Clean lighting and its impact on children

According to a recent study, the use of solar-based lighting through SunnyMoney, instead of kerosene lamps, proves beneficial to children, dealers and the broader community. The World Bank reports that Africa has the lowest electrification rate of all global regions at only 26% of households (and an even lower rate of 14.2% in rural sub-Saharan Africa).Electrification is failing to keep up with the region’s population growth. It is estimated that Africa’s non-electrified population will grow from 110 to 120 million households (630 million people) by 2015. Additionally, 20 million households are considered underelectrified, which means that they have intermittent and low-quality electric grid supply.
Off-grid and under-electrified households use alternate sources of lighting such as kerosene lamps, candles, and/or disposable batteries in flashlights or torches. Across Africa, an estimated 53% of off-grid households use kerosenebased lighting and spend $4.4 billion a year on the fuel. Using poor quality lighting from kerosene lamps increases the risk of household fires, personal injuries such as burns and kerosene poisoning and, in the long term, the risk of chronic respiratory diseases due to harmful emissions.
Additionally, kerosene emits approximately 2.5kg of carbon dioxide (CO2) per litre; and it is estimated that Africa’s base of the pyramid (BoP) segments’ use of kerosene-based lighting accounts for 20 million tons of CO2 emission per year, further exacerbating the concentration of greenhouse gases in the atmosphere.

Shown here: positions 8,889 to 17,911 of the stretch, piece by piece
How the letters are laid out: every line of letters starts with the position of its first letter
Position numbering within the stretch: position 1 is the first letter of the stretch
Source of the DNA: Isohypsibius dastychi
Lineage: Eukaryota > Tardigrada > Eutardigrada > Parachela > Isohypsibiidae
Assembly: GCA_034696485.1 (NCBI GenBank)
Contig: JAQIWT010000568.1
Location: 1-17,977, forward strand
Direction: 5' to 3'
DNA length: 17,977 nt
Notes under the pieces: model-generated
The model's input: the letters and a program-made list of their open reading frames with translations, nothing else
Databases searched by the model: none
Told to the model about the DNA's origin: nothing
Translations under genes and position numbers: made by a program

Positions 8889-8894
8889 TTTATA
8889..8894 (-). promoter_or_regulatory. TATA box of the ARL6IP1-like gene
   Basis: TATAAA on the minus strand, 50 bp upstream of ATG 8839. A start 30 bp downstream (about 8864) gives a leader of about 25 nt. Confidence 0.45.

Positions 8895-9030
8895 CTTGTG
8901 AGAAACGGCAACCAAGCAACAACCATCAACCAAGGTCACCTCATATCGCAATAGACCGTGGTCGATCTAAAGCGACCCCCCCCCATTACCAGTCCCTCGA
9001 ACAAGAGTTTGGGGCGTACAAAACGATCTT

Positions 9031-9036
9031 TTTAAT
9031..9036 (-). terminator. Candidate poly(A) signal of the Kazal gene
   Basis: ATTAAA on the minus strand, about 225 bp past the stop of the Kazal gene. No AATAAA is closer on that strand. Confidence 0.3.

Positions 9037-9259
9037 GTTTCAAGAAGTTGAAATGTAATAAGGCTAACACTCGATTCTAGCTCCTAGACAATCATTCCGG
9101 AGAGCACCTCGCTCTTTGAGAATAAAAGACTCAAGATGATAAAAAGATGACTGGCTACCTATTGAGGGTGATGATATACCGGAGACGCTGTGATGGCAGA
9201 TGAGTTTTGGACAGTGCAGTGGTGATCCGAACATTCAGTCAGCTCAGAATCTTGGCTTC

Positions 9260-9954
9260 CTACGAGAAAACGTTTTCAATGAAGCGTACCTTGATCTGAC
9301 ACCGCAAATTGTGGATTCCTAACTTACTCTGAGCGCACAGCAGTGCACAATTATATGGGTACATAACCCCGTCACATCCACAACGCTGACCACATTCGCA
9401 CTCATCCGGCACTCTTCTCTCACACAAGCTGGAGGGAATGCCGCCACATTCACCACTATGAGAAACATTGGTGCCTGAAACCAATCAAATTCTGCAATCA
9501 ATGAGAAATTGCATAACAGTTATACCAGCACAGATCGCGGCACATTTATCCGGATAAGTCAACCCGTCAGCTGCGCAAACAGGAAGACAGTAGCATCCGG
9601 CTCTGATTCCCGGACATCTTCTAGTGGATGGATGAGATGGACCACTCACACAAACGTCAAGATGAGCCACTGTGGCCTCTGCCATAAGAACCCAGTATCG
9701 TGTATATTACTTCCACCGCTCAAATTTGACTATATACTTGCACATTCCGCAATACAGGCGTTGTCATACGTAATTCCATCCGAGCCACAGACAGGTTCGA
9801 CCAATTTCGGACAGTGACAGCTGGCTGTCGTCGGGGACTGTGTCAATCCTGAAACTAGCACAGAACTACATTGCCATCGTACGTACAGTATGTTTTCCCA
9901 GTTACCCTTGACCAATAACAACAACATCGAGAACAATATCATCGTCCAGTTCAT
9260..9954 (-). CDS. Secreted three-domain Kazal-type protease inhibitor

Globally, the BoP socio-economic segment is equivalent to about 4 billion people who primarily live and operate micro-enterprises in the informal economy and generally have an annual per capita income of less than $3,000 in purchasing power parity. SunnyMoney, a market-based initiative of SolarAid, is a non-profit organisation that seeks to “eradicate kerosene lamps from Africa by 2020”. The initiative began in 2009 as “a business with a social goal”, a selfsustaining, market-based enterprise to
support SolarAid’s mission.
SunnyMoney, headquartered in Nairobi, Kenya, sells pico (or micro) solar products (made by multiple manufacturers including India-based GreenLight Planet, US-based d.light, and Australia-based BareFoot Power) to residents of BoP communities with
limited access to electricity in Kenya, Tanzania, Malawi, and Zambia.
SunnyMoney has had the greatest impacts on its customers’ children. The impacts on children in the 0-5 age group differ from those in the 6-8 age group. Impacts on the younger children are mostly related to changes in their health as a result of improvements in home air quality as well as potential changes to their nutrition due to their parents’ decreased spending on kerosene and medical bills. The older children appear to experience additional impacts resulting from an added three to four hours of clean, good quality light that can enhance their studies.
In addition to its customers’ children, SunnyMoney positively impacts its dealers’ children and those in the broader community. The study revealed that the dealers’ children benefit from the supplemental income their parents can contribute toward their immediate needs like food, clothing, books, school uniforms, and other necessities.
SunnyMoney also impacts the children of the broader community by improving the local ambient air quality through the reduction of kerosene use (reduction in released toxic fumes and CO2).
• The William Davidson Institute with support from the Bernard Van Leer Foundation wrote this case study: ‘Access to Clean Lighting and Its Impact on Children: An Exploration of SolarAid’s SunnyMoney’